Colinwood Farm is cranking out lots of tomatoliciousness right now. Just look at this veritable potpourri of tomatoes in this basket. Big ones. Little ones. Sweet ones. Orange ones. Round ones and wrinkly ones. 2014 is shaping up to be a barnburner when it comes to maters. Don’t waste your time with those tasteless things at the Big Box store when you can get some of these freshly harvested, vine-ripened beauties.

Detroit beets from Nash's Organic Farm. Photo copyright 2014 by Zachary D. Lyons.

Detroit beets from Nash’s Organic Farm. Photo copyright 2014 by Zachary D. Lyons.

This gorgeous shot of Detroit red beets sporting spectacular beet greens from Nash’s Organic Produce serve as a reminder to us all that when you buy a bunch of these sweet, earthy roots, you are actually getting two dishes for the price of one! Roast, grill, steam, pickle or shred the roots, and then use the greens as you would chard. Don’t go wasting perfectly delicious food by tossing those greens!

Chicken (top) and duck eggs from Stokesberry Sustainable Farm. Photo copyright 2013 by Zachary D. Lyons.

Chicken (top) and duck eggs from Stokesberry Sustainable Farm. Photo copyright 2013 by Zachary D. Lyons.

Our farmers are producing more eggs than ever it seems, which means that your chances of getting some at your Ballard Farmers Market are better than ever. Just check out these certified organic chicken and duck eggs from Stokesberry Sustainable Farm, for instance. Laid by happy birds that get to run around and get plenty of fresh air, they are way better than anything you’ll find in a Big Box store. In fact. those duck eggs are the only eggs Seahawks quarterback Russell Wilson will eat! Yes, Stokesberry supplies both the Seahawks and the Sounders with poultry and eggs. And hey, both teams are at the top of their leagues. What can these eggs do for you? Well, if you want to find out, don’t come tooling into the Market at 2:45 p.m. looking for them. I said our farmers have more eggs. I didn’t say they have an endless supply of them!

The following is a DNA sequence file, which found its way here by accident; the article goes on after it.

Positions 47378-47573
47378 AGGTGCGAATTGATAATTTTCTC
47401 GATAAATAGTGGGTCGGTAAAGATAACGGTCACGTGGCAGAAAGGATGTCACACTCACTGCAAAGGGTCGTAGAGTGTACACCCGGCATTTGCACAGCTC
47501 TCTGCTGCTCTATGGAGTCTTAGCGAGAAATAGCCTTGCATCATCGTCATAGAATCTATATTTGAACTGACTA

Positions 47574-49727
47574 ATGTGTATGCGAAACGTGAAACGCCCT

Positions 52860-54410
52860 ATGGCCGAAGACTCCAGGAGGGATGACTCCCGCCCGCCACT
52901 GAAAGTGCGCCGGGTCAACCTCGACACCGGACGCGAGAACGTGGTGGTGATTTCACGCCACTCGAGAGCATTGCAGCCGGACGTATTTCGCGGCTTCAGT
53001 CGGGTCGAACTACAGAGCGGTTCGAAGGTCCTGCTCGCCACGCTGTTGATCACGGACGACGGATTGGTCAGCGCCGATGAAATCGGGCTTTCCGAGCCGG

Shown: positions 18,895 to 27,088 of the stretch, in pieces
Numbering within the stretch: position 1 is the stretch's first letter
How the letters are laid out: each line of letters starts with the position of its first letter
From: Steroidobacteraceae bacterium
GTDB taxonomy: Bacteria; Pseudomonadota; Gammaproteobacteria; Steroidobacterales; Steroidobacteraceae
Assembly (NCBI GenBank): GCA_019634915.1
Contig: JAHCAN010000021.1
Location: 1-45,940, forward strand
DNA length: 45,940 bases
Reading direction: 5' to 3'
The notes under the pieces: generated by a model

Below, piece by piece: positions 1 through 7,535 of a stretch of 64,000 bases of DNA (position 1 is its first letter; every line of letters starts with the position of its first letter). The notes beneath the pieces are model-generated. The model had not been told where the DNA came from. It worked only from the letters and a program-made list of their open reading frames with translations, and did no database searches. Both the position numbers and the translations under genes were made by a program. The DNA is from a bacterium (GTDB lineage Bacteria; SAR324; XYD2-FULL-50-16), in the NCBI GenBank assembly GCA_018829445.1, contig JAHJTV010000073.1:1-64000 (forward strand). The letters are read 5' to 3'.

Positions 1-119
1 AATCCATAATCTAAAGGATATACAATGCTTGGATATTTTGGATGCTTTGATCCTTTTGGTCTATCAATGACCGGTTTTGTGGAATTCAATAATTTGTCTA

Victor Jensen in the aging room at Golden Glen Creamery. Photo copyright by Mandy Alderink, courtesy of Golden Glen Creamery.

Victor Jensen in the aging room at Golden Glen Creamery. Photo copyright by Mandy Alderink, courtesy of Golden Glen Creamery.

The Jensens of Golden Glen Creamery have been making gouda and cheddar cheeses up on their dairy farm in Bow for generations. See, when all the Dutch settlers came to the Skagit Valley to grow tulips, someone had to make cheese for them, right? Enjoy a taste of Washington’s history with some their fine cheeses today!

Chesnok Red garlic from Jarvis Family Garlic Farm. Photo copyright 2014 by Zachary D. Lyons.

Chesnok Red garlic from Jarvis Family Garlic Farm. Photo copyright 2014 by Zachary D. Lyons.